Construction dispute books, however erudite and authoritative, must brim with experience of the real world if they’re to be of use to those at the sharp end

L et’s look at some recently published construction dispute books. They all get good marks out of 10, except that two points are deducted from each because they don’t include a CD-ROM. Then take away another two points because there is no free download.

Download? Yes, for the new electronic book-reading gizmo that I want for Christmas – one with a natty book-page-size screen that makes the downloads look as though they are printed on paper. So come on, my publishing chums, shake a leg.

First out of the traps is the fourth edition of The Arbitration Act 1996. Yes, yes I know we talk endlessly about adjudication these days; so what’s happening with its big daddy, arbitration?

Actually it’s alive and kicking; 2007 is the busiest year I’ve ever had with construction industry arbitrations. Remember, arbitration is binding while high-speed adjudication is binding only until an arbitrator or judge makes the dispute forever binding.

The book’s authors, Bruce Harris, Rowan Planterose and Jonathan Tecks, are very experienced arbitrators; two in construction, the third in shipping. The temptation with a book like this is simply to tell the reader what each clause of the legislation says. The authors do that, of course, but they also tell us what it means and why it is there. Experience bleeds through each summary of every clause. You can feel the “ifs” and “buts” and the “oh, by the ways” they have encountered in real life.

Causation in Construction Law by Daniel Atkinson is a triumph. Okay, okay, I admit it: this is because it is a subject I find especially fascinating. Did I hear the work “anorak”? The truth is I make my living because very few people in the disputes business even get their minds around causation.

Humpty Dumpty sat on the wall/Humpty Dumpty had a great fall … But what was the cause? Some folk never even consider cause: they leap from the incident to the claim for money.

Atkinson knows about claims and disputes. And by gum he now knows a heck of a lot about causation in construction law. He trained as a chartered engineer before becoming a barrister. He is a busy dispute sorter-outer in civil engineering.

For umpteen years, judges have explained that causation is a matter of ‘common sense’. But as one man’s common sense is the next man’s nonsense, they have been miles apart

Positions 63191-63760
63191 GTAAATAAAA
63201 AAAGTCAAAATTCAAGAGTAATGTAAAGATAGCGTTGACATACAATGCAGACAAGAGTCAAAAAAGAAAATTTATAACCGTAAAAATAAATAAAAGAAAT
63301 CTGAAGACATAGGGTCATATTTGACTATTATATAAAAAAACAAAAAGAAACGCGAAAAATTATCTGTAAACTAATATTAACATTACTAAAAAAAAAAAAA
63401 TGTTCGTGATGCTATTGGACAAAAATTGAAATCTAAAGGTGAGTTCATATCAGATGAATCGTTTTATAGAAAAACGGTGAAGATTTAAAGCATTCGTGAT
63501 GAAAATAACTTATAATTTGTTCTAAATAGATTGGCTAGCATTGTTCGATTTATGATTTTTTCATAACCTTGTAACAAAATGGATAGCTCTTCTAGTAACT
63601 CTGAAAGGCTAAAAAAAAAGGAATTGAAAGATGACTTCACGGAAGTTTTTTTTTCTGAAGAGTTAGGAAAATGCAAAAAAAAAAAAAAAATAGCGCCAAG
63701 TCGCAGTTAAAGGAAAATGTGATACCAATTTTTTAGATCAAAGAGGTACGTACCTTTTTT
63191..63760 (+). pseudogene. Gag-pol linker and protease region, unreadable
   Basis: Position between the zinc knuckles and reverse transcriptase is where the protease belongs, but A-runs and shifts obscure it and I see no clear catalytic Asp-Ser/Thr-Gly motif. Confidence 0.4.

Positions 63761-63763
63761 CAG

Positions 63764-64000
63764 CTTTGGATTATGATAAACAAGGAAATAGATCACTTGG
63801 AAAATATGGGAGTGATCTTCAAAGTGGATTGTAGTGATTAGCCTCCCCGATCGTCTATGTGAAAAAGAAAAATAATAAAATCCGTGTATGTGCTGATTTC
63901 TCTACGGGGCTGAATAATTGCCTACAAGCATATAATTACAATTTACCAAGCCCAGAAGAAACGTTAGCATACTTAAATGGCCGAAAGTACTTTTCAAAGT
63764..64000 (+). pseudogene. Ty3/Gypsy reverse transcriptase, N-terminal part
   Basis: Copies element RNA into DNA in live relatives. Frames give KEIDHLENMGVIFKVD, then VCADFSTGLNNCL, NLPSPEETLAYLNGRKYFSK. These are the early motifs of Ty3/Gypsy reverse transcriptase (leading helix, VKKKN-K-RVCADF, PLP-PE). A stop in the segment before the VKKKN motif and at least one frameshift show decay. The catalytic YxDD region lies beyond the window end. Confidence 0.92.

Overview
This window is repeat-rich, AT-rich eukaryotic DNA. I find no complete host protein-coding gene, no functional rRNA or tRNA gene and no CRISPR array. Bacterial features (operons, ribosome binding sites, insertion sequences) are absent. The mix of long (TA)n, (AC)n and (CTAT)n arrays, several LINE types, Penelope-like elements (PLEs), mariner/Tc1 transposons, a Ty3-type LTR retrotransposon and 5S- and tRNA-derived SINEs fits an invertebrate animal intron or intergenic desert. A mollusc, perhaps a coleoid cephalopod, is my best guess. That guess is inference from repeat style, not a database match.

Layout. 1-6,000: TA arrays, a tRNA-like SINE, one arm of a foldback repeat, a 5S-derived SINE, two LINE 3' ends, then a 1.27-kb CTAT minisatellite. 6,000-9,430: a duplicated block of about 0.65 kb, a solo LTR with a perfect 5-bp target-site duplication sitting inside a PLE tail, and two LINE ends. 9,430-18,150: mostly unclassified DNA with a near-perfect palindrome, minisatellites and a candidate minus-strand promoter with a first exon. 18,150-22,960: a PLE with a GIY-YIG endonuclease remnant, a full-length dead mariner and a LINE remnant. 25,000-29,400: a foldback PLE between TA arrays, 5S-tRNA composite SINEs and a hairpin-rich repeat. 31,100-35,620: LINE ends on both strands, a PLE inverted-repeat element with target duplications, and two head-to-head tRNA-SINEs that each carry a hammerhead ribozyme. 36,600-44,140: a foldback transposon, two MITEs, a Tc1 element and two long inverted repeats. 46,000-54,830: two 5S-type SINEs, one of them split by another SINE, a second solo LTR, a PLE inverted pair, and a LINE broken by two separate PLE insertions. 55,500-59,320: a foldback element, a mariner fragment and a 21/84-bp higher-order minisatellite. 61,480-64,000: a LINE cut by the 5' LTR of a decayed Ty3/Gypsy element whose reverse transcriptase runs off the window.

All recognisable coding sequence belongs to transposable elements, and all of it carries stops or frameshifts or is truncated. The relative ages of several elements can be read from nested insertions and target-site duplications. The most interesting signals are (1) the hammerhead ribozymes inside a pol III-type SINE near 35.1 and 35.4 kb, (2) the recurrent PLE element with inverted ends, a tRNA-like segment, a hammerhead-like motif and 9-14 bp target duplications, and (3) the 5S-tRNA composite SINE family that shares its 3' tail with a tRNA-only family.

But my heart fell when Atkinson started to explain concepts of causation. Crumbs, it is terribly learned! At the complex explanation of “induction from uniformity of sequence”, I yelled: “But Danny, where art thou, my erstwhile engineer, clad in wellies and muck and diggers?”

Then the penny dropped: this true son of the construction industry was wrestling with common sense. For umpteen years, judges have been explaining that causation is a matter of “common sense”. But as one man’s common sense is the next man’s nonsense, the judges have politely been miles and miles apart on the meaning of the term. And here was my construction industry friend trying to make sense of it.

Happily, the book soon gets into its construction industry stride and begins to talk wellies and muck and diggers. Buy it.

Chern on Dispute Boards deserves more space, but is a last-minute arrival on my desk. Cyril Chern is a chartered architect as well as a barrister, so he, too, knows his construction business. He has served on disputes boards all over the world but admits that little is known about them – hence

the book. In short, they are standing committees or groups appointed to visit the project from time to time and be on hand to deal with disputes.

There are different notions about the board’s role. Some make binding decisions, that is, adjudicate. Others make recommendations. Some mediate while others advise. But some do everything. The truth is that the system is still maturing and trying to accommodate hugely differing ideas about building dispute management. This is a must-have book for grown up contractors.

"There's nothing we can do..."

We can make a claim!"